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Cover Story

Holding Her Audience Captive

Onstage she has that remarkable ability to make the audience captive to her performance. Her ability to enact any role authentically onstage is what keeps theatre-goers spellbound. One of the pioneers of the neo-theatre movement, Ferdausi Majumdar ventured into theatre at a time when women's participation in the theatre was looked down upon in society. For over four decades the seasoned actor has been making significant contribution to Bangladeshi theatre. Not only in theatre, in other mediums also, the charismatic actor has a vibrant presence. Ferdausi had the rare opportunity of acting in the first TV drama of the then Dhaka Television (now BTV) in 1965 and has performed a plethora of roles since then. Onstage she has given over 1200 performances of about 35 plays, mostly for her own group, Theatre. Perhaps she is the first actor in the country who has performed in a one-woman play Kokilara, which is one of the successful ventures of her troupe, and in another one character non-verbal theatre play Eka. She has also directed five stage plays. For her contribution to theatre, the seasoned actor has bagged many prestigious awards, including the Ekushey Padak (1998), William Kerry Award from India (1998) and Bangladesh Shilpakala Academy Award for Best Actor (1978). Moreover, she won First National TV Awarad for best acting in 1975 and Sequence Award of Merit for performance in TV for a decade.

Ershad Kamol

Ferdausi was born on June 18, 1943 in a respectable Muslim family. She evaluates her father as being 'conservative' but not a 'fanatic'. Cultural activities were restricted in her family, ironically most of her 14 siblings have emerged as icons of progressiveness. She was inspired by her elder brother Shaheed Muneir Chowdhury in cultural activities. In fact, overcoming the family restriction, the latter created an opportunity for Ferdausi Majumdar to develop as an actor for stage and TV plays in the her early stage of what would become, a lifetime passion.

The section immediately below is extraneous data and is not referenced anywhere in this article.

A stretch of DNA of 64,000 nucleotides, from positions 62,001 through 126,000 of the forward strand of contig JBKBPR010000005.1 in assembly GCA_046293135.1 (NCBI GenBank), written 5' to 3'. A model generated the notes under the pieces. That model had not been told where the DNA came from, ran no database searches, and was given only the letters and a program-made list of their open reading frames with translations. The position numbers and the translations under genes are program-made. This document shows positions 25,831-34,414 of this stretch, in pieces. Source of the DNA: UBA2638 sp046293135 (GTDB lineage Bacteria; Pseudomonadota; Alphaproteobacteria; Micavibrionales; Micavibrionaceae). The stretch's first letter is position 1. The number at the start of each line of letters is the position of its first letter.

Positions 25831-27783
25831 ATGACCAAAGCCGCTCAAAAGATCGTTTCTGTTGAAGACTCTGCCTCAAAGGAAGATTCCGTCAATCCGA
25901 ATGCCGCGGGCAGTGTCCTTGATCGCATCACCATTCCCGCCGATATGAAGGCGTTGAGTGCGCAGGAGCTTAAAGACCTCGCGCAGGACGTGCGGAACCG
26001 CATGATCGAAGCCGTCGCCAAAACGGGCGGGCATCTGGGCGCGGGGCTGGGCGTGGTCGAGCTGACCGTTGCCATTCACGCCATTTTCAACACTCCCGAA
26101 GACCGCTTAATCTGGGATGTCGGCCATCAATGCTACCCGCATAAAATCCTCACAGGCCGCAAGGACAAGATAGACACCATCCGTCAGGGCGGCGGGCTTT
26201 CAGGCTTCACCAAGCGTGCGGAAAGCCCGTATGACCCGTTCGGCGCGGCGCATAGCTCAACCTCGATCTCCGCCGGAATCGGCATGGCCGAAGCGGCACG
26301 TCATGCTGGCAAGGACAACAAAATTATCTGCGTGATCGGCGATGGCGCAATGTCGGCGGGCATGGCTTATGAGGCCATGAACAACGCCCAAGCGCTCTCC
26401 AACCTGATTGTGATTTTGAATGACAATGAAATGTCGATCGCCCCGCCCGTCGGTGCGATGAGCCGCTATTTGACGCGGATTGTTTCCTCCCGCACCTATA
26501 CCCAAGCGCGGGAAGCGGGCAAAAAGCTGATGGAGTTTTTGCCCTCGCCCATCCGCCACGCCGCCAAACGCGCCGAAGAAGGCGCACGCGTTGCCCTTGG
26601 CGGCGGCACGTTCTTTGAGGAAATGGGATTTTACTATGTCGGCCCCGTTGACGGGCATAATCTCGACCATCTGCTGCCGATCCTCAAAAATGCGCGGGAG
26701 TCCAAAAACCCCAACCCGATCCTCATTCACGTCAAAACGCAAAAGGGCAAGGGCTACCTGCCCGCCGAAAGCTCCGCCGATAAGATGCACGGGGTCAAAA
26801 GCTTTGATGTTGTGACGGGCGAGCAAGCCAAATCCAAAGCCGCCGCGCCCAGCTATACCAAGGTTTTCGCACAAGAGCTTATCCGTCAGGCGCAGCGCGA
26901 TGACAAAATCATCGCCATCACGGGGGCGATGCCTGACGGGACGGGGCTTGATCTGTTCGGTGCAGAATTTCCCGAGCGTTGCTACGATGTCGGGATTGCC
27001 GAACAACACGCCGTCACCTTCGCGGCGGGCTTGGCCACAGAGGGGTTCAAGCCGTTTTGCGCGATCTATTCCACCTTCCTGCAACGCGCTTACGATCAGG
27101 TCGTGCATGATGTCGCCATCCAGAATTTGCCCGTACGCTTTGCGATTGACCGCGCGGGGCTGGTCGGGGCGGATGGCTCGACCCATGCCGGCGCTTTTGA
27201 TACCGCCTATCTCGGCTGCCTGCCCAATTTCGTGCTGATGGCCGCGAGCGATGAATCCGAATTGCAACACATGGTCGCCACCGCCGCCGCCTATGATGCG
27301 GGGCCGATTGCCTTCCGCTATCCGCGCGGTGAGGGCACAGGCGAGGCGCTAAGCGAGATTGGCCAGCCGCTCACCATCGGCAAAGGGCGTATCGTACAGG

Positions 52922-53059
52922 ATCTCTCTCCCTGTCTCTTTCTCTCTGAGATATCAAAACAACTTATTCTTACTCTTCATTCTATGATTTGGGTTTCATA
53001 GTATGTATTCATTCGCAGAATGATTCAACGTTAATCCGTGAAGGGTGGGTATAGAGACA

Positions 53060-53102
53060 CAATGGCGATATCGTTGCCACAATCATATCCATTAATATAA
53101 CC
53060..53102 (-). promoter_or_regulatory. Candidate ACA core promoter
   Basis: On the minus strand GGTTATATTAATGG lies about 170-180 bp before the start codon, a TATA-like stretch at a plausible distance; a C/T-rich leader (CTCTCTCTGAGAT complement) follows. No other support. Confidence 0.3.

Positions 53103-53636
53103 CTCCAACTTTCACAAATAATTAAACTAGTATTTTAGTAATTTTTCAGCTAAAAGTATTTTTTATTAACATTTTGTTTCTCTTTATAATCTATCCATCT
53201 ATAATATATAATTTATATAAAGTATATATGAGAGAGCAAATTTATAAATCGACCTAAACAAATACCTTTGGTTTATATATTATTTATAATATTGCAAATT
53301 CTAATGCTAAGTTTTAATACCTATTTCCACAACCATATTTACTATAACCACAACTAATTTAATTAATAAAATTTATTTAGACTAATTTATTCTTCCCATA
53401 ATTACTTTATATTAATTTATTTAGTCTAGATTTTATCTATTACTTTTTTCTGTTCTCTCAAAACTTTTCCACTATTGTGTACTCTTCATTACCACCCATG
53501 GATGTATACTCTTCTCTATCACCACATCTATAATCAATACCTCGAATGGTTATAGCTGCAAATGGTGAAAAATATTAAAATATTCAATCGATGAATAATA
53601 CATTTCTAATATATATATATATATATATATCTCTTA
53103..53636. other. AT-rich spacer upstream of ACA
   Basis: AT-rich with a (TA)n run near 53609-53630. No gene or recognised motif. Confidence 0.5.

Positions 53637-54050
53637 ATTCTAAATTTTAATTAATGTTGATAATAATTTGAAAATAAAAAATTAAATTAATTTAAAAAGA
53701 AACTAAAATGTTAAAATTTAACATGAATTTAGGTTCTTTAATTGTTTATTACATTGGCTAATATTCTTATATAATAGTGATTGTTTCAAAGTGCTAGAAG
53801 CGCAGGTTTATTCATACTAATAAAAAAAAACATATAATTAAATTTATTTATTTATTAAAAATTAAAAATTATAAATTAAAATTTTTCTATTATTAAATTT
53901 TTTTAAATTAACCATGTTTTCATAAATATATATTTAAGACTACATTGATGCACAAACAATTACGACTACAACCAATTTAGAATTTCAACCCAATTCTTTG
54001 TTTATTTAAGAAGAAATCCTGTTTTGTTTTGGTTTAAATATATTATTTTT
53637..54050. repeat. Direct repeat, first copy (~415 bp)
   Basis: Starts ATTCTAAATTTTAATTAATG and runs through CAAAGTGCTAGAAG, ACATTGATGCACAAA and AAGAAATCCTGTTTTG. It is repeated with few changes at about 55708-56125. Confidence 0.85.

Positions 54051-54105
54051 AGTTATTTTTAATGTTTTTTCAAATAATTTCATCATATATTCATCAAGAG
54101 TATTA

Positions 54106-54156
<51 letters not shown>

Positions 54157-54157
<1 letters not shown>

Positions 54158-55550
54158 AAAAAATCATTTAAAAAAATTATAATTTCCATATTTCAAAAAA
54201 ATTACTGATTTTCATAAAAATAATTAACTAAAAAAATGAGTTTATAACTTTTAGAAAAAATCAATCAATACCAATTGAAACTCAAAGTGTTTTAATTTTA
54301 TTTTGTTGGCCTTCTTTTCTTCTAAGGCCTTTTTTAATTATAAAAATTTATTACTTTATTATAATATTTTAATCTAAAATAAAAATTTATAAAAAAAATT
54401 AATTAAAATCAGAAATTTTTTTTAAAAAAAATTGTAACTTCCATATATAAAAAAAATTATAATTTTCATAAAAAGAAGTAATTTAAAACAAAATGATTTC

"Seeing my ability to mimic people, Muneir bhai offered me a role in a stage play titled Daktar Abdullahar Karkhana written by Shawkat Osman, which was a production of the then Iqbal Hall of University of Dhaka. Then I was an intermediate student of Eden College. I was astonished by the proposal, however, he encouraged me saying it would not be a difficult task, since the character was a robot and he would show me how to perform", recalls Ferdausi Majumder, "But immediately I thought of how I would manage father, since he never allowed any cultural activities considering dance, drama and music to be against the spirit of Islam. Again it was Muneir Bhai who gave me courage saying that he would manage father. In fact, Muneir Bhai and my other siblings used to engage in cultural activities and watch movies in theatres all the time keeping my father completely in the dark. But, obviously, if we got caught we had to face punishment."

However, Ferdausi Majumdar managed to perform on stage and the show was a success. After getting admitted to Dhaka University, Ferdausi Majumdar became a member of Chhatra Shikkhak Natya Goshthi, a university based cultural troupe where teachers and students of the university used to perform. Muneir Chowdhury was the key person of the troupe. In Chhatra Shikkhak Natya Goshthi, Ferdausi Majumdar came across all the leading theatre personalities of the country such as Abdullah Al Mamun and Ramendu Majumdar. That was the beginning of her diversified acting career.

"Surprisingly, my father did not create any embargo of my activities in Chhatra Shikkhak Natya Goshthi", continues Ferdausi, "Ramendu Majumdar and Abdullah Al Mamun frequently came to our home and used to discuss cultural activities. But my father reacted when I performed in Ektala Dotala, the first TV drama of the then Dhaka television in 1965. The play was written by Muneir Chowdhury and directed by Munirul Alam. My father disliked TV and there was no TV in our home."